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A Prisoner's Purpose By Kenneth Hartman Tear gas is more a presence then a smell. It clings to the back of your throat, a chemically induced feather that provokes a coughing fit after each attempt at a breath. It is one of the "less lethal" force options deployed in prison to quell a riot. On one windy, Southern California day, l could see that the last few wisps of tear gas blowing off the yard as the guards finally came back through the gates, the violence essentially over, the oppressive silence of stifled raw emotion pushing down over the several hundred men scattered about in segregated groups. My heart was beating so hard it caused my vision to throb. The firestorm of riots that had been sweeping across the prison system in California had reached our relatively peaceful meadow. For several years, we had all read about, and heard tales of these conflagrations that had consumed one prison after another, a brush fire blown along by a hot wind of frustration and resentments unaddressed. A decade of "get tough" policies, which meant in practice, brutal conditions, and a systematic dehumanization of prisoners, was bearing its logical consequence. Prisoners, shot through with the reigning ethos of being tantamount to evil, condemned to de facto death sentences in ever worsening conditions, had become what had been projected onto them. The United States has a legacy of relying on prisons to solve problems. We built the first penitentiaries, and instituted rules so repressive that insanity and suicide were common to the forced penitents. No less astute an observer of America than Alexis de Tocqueville commented, in 1833, "While society in the United States gives the example of the most extended liberty, the prisons of the same country offer the spectacle of the most complete despotism". His insight remains equally valid today. It is an American tradition to resort to bigger and more painful sticks to achieve the ever-elusive goal of a crime-free society. More than two million people in this country are imprisoned, and several million are under some form of restraint by the government. (A higher proportion than any other country.) A mathematical extension of these numbers, using an average family, results in close to ten percent of society with a connection to the prison system, the jails, and the county probation camps. No society in history has been able to sustain itself with such a massive and bitterly angry underclass. And make no mistake about it, no one who experiences this system, whether as a prisoner or the loved one or friend of a prisoner, is not angry and bitter. The system, which defines itself as society's protector, as the bulwark against chaos and anarchy, is sowing the seeds of society's destruction. As the guards applied plastic riot handcuffs to me the morning I watched my world devolve into unmitigated and unrestrained violence, the most overwhelming emotion l felt was sadness. Since the age of 16 I had spent all but a few months of my life a prisoner of the state of California, "state-raised" as guys like me are called. A product of the concrete and steel womb of the criminal justice system, there were some expectations I held. Among these, a basic level of order, predictability, a certainty that chaos would be kept at bay. There were no Atticas, no New Mexico State 'Prison takeovers in our living memories. California, certainly no beacon of enlightenment, nevertheless, ran a relatively stable operation. My journey through the adult system began when I killed a man in a drunken, drugged-up fistfight, one hazy night when l was 19 years old. i was sentenced to life without the possibility of parole and transferred into the legendary granite blocks of Folsom State Prison. Before long, l was deep in the mix of drugs and power politics, and the well-regulated violence that characterized the joint. Prisoners divided themselves, with the willing assistance of the system, into ethnically--based armies that engaged in largely ritualized combat, occasionally actually battering one another directly, while living a fantasy existence of ascribed significance. Into this exceedingly simple life came the great disrupter, the most omnipresent of emotions, love. Through a series of happenstances, I met and fell in love with a beautifully complex and frustratingly passionate girl. One of the dark secrets of bad guys, one we all hate to acknowledge even to ourselves, is that our errant behavior is often motivated by a sneaking suspicion we just aren't lovable. All that studied posturing and smart-ass indifference is really a mask. Coming to feel loved is nothing short of revelatory. Being a bad actor, when you believe at the heart of your being that you are bad, has certain logic. If you are lovable, then your rationale, your excuse, has vanished and you're diminished to an asshole. In response to the challenge of love, I spent several years and most of my hair trying to make sense of my life in prison, society, and the world. The brutal conclusion to my search was that l was responsible for my actions, my actions were wrong, and l was obliged to suffer the consequences and seek atonement. Unfortunately, finding venues to perform expiating acts, while serving life without the possibility of parole has proven to be an exceedingly difficult task. We counseled wayward youth, taught my illiterate peers how to read, and volunteered for every imaginable "good" work offered. All along the way, l kept running into a stark reality: No matter how much l could accomplish it was but droplets in a sea of misery and failure, a sea that kept getting larger, deeper, and murkier. The very system I lived in, the ground under my feet, was slipping into a fundamental darkness. Butting up against this slide down, I developed a keen awareness, a sense of moral obligation, that coming to understand what was wrong, seeing it clearly and comprehensively and knowing how to reverse the decline, l had to act. To really affect the wider world l had to work to better my world, this world of confinement and failure, of programmatic and expected defeat. The first ridge l had to scale was the ever-present prison mindset, what is best described as "The Omnivorous Cult of the Lowest Common Denominator". It is, in effect, a surrendering to the worst elements, a way of thinking that devalues progress and optimism, a code of conduct that resents growth and glorifies violence. Prisoners and guards, both sides of the prison experience less adversaries than mirror images of one another, casting their self-loathing onto the other, practice it. I had learned, years before, this cult, like most cults, is based on fear and ignorance; once exposed to the light of reason, all but the most fear-filled and obstinate are willing to abandon it. While adherence to the cult is wide, it is not deep. In the face of a good idea, a better way, the cult quickly withers. By 1998 as the California prison system was sinking ever deeper into chaos; l became convinced the only solution was to apply what i had learned to fundamentally change this world. A sympathetic lieutenant had promised me he would carry the water for the project, taking it directly to the warden. I began to cautiously discuss the idea of what became the "Honor Program" with both my fellow prisoners and other staff. l was pleasantly surprised to learn that many people, on both sides of the fence, also wanted to see change. There was a palpable sense of frustration, of powerlessness in the face of the onrushing tire of violence and disruption. Change was certainly desired, but no one seemed to grasp how to get it done. I began to write a proposal that ultimately consumed me for months, during a time when my personal life was coming apart, and my environment was devolving steadily, growing uglier and more inhospitable to positive thinking. The basic principles were clear from the outset: exclusion of drugs and gangs, a voluntary commitment from each prisoner, a focus on a rewards-based system rather than a punitive, punishment-based system, and a need for a different relationship between staff and prisoners. My reading of prison reform material, studies of how other countries ran more effective and successful prisons, criminology texts, and my experience convinced me that the vast majority of prisoners desire to simply do their own time in as much a state of stability as possible. The remainders are so completely trapped in the negative cult as to be unreachable. The deeper l traveled into the creation process, the more filled l became with a conviction that through this reform the prison system could be transformed. Instead of being a vast wasteland to which tens of thousands of damaged souls were deposited to rot, it could become a greenhouse, a place of productivity and growth. My conversations about the program became animated with a sense of opportunity and conviction; purpose, in other words. Work of my campaign spread throughout the prison. Most of the powers-that-be derided the very idea that California maximum-security prisoners could ever act honorably. Sadly, many prisoners felt the same way, so inculcated by the reigning ethos, the dominant ideology of the cult of violence and failure. Like all good ideas that challenge the status quo, this one had a polarizing effect. Nevertheless, supporters appeared from out of the smoke, people I would not have expected, from some of the harshest guards to leaders within the various prison groupings. Ideas came pouring in along with connections to the right people. The lieutenant who first agreed to support the plan, who had the courage to put his name on a good idea, took the completed proposal directly to the warden, bypassing the "chain of command". This act was a kind of career suicide for him because it is looked on as a type of betrayal to go around the established order, regardless of whether the intent or the result is good. His peers never forgave him for this, but the program would have been stillborn if not for his belief in doing what is right. The Warden, another oddity, a product of this weakened "care and treatment" arm of the prison system, saw immediately the potential benefits of the Honor Program. There was an aligning of the planets or perhaps the critical mass of concern necessary to motivate change had simply been reached; either way, the ball was put into play. The howls from the "custody" arm, the uniforms, could be heard throughout the prison. When the Warden handed the task of developing the program off to a Catholic priest there was an almost universal outrage from among the ranks of the guards. The campaign to flush the program began with a direct dismissing of the idea itself. The prisoners would never go for it; the omnivorous cult would burn it down and leave the program a pile of cinders. Of course, the guards who had utilized the cult of violence to maintain their dominance fully expected to simply unleash the angry horde. To their dismay and surprise, enough of the prisoners who had come to see the true nature of their world banded together to create a wall behind which they could stand. Although the proposal went up to the Warden under the lieutenant's name, it quickly became common knowledge I was the author. l began to use all the contacts I had developed through my years to counter the forces in opposition. I talked to everyone who would listen. l recruited every strong, intelligent prisoner I could to keep our flock together. Over the couple of years between presenting the initial proposal and the start of implementation, the program and I became inextricably linked. Some people started to refer to me as The Founder. As much as I tried to protest and demur, the voice within me that demanded my continued, stubborn, single-minded pursuit of real change to this world of mine reveled in the recognition. For too much of my life i had been known only for wrong, for playing a central role in the cult of violence's one-note act. My reputation revolved around savagery, around destruction and tearing down. l even came to the sad realization that the girl who fell in love with me, and through whom I had first found the impetus to grow out of the confines of this world, she too had been drawn to my negative energy. There is a species of power, illusory but compelling nonetheless, to the darkness of human nature. l bathed in this ugliness so much I reeked of it. When the time came to strive for something better, I still felt the taste for the malevolence, its siren call of primitive emotion and instant gratification. At a different level, deeper, l craved to stand in the light, to be known as one who had helped to bring peace into my world. Thankfully, the latter desires won out. Implementation of the Honor Program required cleaning out a whole 600-bed facility, of those prisoners too caught up in the prison mindset to seek the chance for a better life. The negative leadership amongst the prisoners quickly realized the program would disempower them. It is much easier to terrorize those who cannot see a way out, a route of escape. By focusing on gangs and drugs, the twin agitators, the program removed both the force and the grease of the motor driving the turmoil. The guards willingly participated in this stage of the process, enjoying exercising power, not fully cognizant of what they were creating. In a fairly rapid period of time, several months, the facility was transformed into a population of prisoners who wanted to do better, to be better, to live as normal a life as possible. Even though the negative leaders would continue to seek to undermine the program, all their efforts ultimately failed because the power of the idea was simply too great. As I believed, the vast majority of prisoners want to live like human beings to the degree possible in confinement. Although it would seem only logical that the guards would also prefer to work in a safer and saner environment, for many of them the reverse proved true. The one great unforeseen development of the Honor Program project is how doggedly it has been resisted by so many of the guards; even some of the guards l assumed would be our biggest supporters. I was not surprised that the most retrograde among their ranks would resist anything labeled "honor" associated with prisoners, but I underestimated how many of them would resent prisoners taking control of their own lives. The guards have built a prison mindset no less pervasive and negative than the prisoners'. Within this warped worldview, all the players have assigned roles. Prisoners are always bad, always wrong, and always suspect. Guards are always good, always right, and always justified in their actions, no matter how apparently unethical, due to the evil, incorrect, and devious nature of prisoners. The guards' moral issue split them into warring camps; those supportive of the program, the larger but quieter group, and those opposed, the more vocal and determined. l have continued to campaign on behalf of the program, but as positions hardened, it became difficult to reach the other side. I believe the root factor of their resistance is fear. They are terrified their actions will be called into question, or even the very justification for their professional existence. The empire California prison guards created are built on a false premise, that California prisoners cannot and will not conduct themselves in a civilized fashion. At its heart, the Honor Program sets out to prove that premise inaccurate. As the years stretch out behind us, peaceful, productive, and civilized, the earth beneath their feet has been crumbling away. Six years after conception, and almost four years after implementation, the results have been impressive. There have only been a couple of incidents when the opposition managed to slip some ringers into our midst; no guards assaulted, no mass uprisings or riots or strikes. (No small feat in a state prison system that is, literally, in a meltdown, with uprisings and riots and strikes happening daily in other prisons.) A flourishing culture of positive energy that includes lowering of racial barriers and a growing sense of ownership. New arrivals are advised by other prisoners that this is a good thing, so don't screw it up. There is even optimism; just a bit, because prisoners tend to be the most pessimistic people in the world. More fundamentally, there is a sense of possibility, of expectation. The Honor Program has been featured in newspapers and on television. ln one long piece on a local channel, I was interviewed and identified as the prisoner who came up with the idea for the program. Shortly after the segment aired, l received mail from admiring members of the public. People want to believe that prisoners, indeed everyone, are capable of good, of affecting the world in a way that results in an advance in the human condition. As sad as it has been to observe the response of too many of the guards, it has been extremely gratifying to see how others of them have risen to the challenge. Several have gone so far as to become our biggest supporters after initially doubting the Honor Program concept. One in particular, a 25-year veteran, raised in a family of guards, has become our most effective and insistent supporter. Such is the nature of an idea, of a plan, of a worthy purpose. For me, after these years of struggle, and a lot of bruises incurred along the way, pursuing something worthy of sacrifice has altered my sense of myself. I am reminded of the words of Feoder Dostoyevsk's Grand inquisitor, that the secret to a life well lived is to have something to live for. l have identified my raison d' etre, taking the hard-won knowledge I have earned from a lifetime of imprisonment and putting it to good use; more specifically, reforming the world's largest prison system from within one of its cells. It has been, and will surely continue to be, a hard slog but it must be done. For some reason i am not fully sure of, luck of the draw, fate, providence, it appears to be my task. Prisons, as institutions, have an atavistic quality. Across the American West they dot the landscape like latter day outposts, surrounded by watchtowers that face inward, designed to keep the modern savages in the compound. Serving life without the possibility of parole in one of these outposts is a terribly dispiriting experience. The most enlightened prison system is still a prison system, a place of separation and despair. Nevertheless, my experience leads me to believe prison can be a place of growth. All but the most defiant of criminals can be reformed, in the literal sense of the word, into better, more productive and useful human beings. Most radically, l know they want to be reformed; they just don't consciously know it themselves. My crusade to alter my world, to pick up the flag of fundamental reform and push it to the crest of the hill, has affected thousands of people. Even those who oppose the concept have had their lives changed. The California prison system has a shining example of the possible. The lives of all those connected to this place, directly and indirectly, have been altered for the better. Into this alternate reality of misery and disorder, of exploding canisters of tear gas and acts of desperate meaninglessness, the honor-concept backfire has been set. It is also a challenge to the free world; honor being applied to the discourse regarding the outcasts necessarily implies the presumption of a higher standard of conduct from the rest of society. Such is the nature of purpose, of the power of a purpose-fitted existence to affect change. The power of purpose can even overcome the concrete and steel hearts of a prison world. Copyright (c) Kenneth Hartman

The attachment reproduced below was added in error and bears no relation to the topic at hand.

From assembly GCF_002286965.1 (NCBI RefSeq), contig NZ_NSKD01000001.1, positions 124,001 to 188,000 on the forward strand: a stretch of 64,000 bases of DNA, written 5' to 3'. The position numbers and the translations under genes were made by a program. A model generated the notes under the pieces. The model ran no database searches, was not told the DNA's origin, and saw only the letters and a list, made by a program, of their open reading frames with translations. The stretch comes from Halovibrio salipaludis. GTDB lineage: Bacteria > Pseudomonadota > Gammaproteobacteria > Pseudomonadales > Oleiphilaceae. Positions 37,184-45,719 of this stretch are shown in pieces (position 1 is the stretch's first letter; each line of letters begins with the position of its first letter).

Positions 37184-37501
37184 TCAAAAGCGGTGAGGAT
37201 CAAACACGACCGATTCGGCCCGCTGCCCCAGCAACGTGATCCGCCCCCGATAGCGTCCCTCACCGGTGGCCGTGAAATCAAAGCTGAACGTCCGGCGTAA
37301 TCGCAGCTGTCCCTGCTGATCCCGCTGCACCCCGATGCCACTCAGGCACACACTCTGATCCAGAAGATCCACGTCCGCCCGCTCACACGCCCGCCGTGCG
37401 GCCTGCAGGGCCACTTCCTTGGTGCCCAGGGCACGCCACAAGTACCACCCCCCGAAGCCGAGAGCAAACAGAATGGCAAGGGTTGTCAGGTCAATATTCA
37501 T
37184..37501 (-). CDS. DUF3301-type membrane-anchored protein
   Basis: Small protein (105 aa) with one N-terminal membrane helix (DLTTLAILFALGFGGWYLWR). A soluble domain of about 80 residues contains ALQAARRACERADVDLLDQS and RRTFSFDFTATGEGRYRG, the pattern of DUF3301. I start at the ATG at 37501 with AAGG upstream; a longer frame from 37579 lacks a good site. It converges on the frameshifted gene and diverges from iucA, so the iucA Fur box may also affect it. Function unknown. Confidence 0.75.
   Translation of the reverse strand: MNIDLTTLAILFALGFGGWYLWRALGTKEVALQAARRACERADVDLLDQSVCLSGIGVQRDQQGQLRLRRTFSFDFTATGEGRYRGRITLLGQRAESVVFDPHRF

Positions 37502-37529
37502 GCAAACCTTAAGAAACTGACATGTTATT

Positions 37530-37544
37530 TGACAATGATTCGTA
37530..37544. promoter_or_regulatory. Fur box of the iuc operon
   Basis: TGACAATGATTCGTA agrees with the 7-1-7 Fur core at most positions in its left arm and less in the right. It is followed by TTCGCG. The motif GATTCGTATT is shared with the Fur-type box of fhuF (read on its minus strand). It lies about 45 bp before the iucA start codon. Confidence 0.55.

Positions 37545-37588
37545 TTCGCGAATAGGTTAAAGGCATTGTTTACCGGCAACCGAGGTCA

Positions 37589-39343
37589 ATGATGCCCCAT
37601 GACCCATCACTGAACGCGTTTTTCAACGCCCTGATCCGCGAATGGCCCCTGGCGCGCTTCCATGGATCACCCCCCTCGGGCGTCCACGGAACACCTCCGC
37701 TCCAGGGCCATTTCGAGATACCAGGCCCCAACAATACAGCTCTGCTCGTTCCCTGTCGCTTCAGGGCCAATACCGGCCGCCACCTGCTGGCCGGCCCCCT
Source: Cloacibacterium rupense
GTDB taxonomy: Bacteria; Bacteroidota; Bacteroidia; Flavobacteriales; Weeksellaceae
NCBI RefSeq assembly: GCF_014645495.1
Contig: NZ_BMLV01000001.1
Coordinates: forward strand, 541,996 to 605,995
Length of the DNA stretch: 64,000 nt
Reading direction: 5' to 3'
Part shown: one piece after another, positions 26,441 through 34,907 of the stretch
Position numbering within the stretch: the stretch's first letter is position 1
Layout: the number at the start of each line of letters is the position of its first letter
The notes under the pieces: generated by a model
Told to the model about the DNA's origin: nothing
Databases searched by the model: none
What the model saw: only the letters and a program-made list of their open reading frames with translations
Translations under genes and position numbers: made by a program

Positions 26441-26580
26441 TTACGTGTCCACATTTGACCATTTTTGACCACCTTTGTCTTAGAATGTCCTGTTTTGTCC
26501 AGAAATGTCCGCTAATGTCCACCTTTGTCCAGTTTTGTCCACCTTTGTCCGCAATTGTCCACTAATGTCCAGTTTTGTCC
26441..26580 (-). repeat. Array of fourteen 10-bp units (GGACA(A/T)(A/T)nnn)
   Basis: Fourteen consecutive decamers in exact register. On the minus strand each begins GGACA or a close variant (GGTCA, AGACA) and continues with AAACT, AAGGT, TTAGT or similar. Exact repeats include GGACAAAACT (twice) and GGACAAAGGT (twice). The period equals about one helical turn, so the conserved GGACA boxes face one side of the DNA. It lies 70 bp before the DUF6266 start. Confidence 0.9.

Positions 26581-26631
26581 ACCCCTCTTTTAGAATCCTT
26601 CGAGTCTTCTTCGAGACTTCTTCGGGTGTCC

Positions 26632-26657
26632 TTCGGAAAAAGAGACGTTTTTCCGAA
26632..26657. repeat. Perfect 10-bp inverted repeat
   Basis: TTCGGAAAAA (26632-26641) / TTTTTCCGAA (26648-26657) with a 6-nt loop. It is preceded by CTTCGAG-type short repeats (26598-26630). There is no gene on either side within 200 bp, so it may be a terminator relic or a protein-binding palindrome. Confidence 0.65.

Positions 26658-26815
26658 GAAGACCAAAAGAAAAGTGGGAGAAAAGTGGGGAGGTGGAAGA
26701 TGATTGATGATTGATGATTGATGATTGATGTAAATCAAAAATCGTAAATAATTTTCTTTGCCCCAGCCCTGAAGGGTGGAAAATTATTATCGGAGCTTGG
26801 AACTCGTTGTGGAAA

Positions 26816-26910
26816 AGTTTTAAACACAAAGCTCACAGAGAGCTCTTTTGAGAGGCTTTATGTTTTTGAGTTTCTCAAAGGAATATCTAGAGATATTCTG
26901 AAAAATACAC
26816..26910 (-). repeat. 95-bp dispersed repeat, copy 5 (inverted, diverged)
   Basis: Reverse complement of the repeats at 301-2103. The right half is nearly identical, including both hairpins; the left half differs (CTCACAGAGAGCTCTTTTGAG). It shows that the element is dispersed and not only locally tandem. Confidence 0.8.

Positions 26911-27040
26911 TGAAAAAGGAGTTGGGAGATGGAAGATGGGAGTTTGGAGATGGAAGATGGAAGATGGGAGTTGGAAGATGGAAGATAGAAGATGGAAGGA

Author: Hartman, Kenneth

Author Location: California

Date: December 26, 2006

Genre: Essay

Extent: 5 pages